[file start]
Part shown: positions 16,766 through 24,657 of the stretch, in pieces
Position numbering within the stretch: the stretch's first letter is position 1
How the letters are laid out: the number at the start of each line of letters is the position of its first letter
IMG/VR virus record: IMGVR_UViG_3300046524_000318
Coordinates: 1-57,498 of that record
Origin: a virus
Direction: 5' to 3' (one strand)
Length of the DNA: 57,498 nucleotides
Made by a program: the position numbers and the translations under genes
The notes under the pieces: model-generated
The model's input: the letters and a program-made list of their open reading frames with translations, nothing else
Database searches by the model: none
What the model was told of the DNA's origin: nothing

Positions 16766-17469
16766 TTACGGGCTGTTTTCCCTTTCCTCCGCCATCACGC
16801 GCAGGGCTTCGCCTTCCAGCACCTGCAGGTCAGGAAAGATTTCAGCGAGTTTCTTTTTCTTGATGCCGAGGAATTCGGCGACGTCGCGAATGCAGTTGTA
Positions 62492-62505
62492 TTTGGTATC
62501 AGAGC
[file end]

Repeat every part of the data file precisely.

Part shown: positions 16,766 through 24,657 of the stretch, in pieces
Position numbering within the stretch: the stretch's first letter is position 1
How the letters are laid out: the number at the start of each line of letters is the position of its first letter
IMG/VR virus record: IMGVR_UViG_3300046524_000318
Coordinates: 1-57,498 of that record
Origin: a virus
Direction: 5' to 3' (one strand)
Length of the DNA: 57,498 nucleotides
Made by a program: the position numbers and the translations under genes
The notes under the pieces: model-generated
The model's input: the letters and a program-made list of their open reading frames with translations, nothing else
Database searches by the model: none
What the model was told of the DNA's origin: nothing

Positions 16766-17469
16766 TTACGGGCTGTTTTCCCTTTCCTCCGCCATCACGC
16801 GCAGGGCTTCGCCTTCCAGCACCTGCAGGTCAGGAAAGATTTCAGCGAGTTTCTTTTTCTTGATGCCGAGGAATTCGGCGACGTCGCGAATGCAGTTGTA
Positions 62492-62505
62492 TTTGGTATC
62501 AGAGC